The world’s largest aluminium firm has gone to court in Hong Kong to enjoin a group of short sellers from publishing reports accusing it of accounting irregularities.
Last Friday China Hongqiao Group approached the High Court of Hong Kong requesting an injunction against short seller Emerson Analytics to prevent it from publishing a February report, a report issued on October 30, and any “further defamatory reports” the short sellers may seek to publish, according to a notice filed with the Stock Exchange of Hong Kong over the weekend.
According to Honqiao, the court has scheduled a hearing on the matter for November 27. The injunction follows a lawsuit filed on October 30 against Emerson, accusing the group of defamation.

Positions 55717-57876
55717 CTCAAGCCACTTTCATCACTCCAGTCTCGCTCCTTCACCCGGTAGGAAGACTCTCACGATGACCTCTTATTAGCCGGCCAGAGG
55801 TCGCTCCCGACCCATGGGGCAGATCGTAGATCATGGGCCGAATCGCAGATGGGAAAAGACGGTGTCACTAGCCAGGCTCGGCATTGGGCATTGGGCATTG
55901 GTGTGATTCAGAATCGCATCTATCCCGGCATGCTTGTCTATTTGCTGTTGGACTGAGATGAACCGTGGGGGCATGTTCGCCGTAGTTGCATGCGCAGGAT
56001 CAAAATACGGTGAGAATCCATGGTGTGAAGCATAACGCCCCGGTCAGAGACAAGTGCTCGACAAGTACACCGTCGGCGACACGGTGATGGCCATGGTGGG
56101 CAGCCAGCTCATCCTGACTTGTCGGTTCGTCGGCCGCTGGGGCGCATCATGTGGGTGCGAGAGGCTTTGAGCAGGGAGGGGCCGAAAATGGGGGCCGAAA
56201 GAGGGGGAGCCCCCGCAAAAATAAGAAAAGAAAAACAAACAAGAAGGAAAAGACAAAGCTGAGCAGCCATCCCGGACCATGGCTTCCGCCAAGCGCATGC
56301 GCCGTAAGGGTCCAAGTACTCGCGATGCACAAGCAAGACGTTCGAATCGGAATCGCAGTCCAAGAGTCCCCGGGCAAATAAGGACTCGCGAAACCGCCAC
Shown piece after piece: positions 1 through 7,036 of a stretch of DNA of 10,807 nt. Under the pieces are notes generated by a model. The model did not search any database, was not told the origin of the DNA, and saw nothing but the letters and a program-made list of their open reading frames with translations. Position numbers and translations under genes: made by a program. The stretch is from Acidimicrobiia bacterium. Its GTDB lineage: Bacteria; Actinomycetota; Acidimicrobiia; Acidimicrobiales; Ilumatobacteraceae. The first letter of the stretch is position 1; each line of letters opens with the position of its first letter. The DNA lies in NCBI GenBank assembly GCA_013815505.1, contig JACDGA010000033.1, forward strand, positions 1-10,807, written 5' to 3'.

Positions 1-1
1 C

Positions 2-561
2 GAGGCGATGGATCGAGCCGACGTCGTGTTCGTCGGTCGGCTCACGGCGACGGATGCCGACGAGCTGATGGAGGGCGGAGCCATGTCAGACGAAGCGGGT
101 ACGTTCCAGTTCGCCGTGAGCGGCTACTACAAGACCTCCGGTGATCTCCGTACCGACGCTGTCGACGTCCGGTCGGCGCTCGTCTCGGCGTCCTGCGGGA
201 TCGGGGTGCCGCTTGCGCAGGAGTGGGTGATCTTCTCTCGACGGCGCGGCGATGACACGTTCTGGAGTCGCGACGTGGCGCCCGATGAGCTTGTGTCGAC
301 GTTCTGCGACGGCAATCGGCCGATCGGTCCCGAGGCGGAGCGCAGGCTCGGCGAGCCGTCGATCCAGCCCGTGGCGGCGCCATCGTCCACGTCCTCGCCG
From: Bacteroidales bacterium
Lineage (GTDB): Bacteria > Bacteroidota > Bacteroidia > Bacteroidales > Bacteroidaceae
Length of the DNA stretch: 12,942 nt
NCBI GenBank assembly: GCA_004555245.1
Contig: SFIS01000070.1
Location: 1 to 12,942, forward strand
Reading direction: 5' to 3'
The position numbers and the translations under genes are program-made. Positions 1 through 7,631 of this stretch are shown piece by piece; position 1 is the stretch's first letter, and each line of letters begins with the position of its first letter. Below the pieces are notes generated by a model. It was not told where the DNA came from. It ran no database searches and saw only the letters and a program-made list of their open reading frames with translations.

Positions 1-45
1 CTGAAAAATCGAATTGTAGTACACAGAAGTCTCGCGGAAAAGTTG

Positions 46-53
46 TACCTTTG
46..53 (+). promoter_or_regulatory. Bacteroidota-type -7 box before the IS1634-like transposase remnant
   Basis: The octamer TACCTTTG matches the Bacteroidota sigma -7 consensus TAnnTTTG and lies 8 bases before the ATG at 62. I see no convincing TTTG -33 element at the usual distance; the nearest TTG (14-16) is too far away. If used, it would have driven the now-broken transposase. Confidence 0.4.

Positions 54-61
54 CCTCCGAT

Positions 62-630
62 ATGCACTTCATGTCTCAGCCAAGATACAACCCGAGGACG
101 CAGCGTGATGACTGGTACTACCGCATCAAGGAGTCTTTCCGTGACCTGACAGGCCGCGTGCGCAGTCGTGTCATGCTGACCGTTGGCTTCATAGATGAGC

Emerson has been a thorn in Hongqiao’s side for the better part of this year. In February the group issued a report accusing Hongqiao of significantly understating its costs and exaggerating its profits. Despite immediate and strenuous denials, Hongqiao’s shares fell dramatically in the hours after the report’s release, prompting Hongqiao to request a suspension in trading in order to halt further losses.
Since the report’s release the firm has faced difficulty in publishing financial results for the 2016 fiscal year, which soon became a requirement by the Hong Kong Stock Exchange for the firm to be allowed to resume trading.
Hongqiao’s stock resumed trading on October 30. Emerson released another scathing report the same day that challenged statements made by Hongqiao five days prior in an attempt at clarifying the ongoing controversy.
Hongqiao’s stock has risen by over 30 percent in the days since trading resumed, likely thanks to the ongoing recovery in the aluminium market. Some experts contend that the recovery was also boosted by Chairman Zhang Shiping’s purchase of over 18 million Hongqiao stocks the day after trading resumed.
For its part, Hongqiao has consistently and vociferously denied Emerson’s accusations, characterizing the allegations as “untrue and groundless.”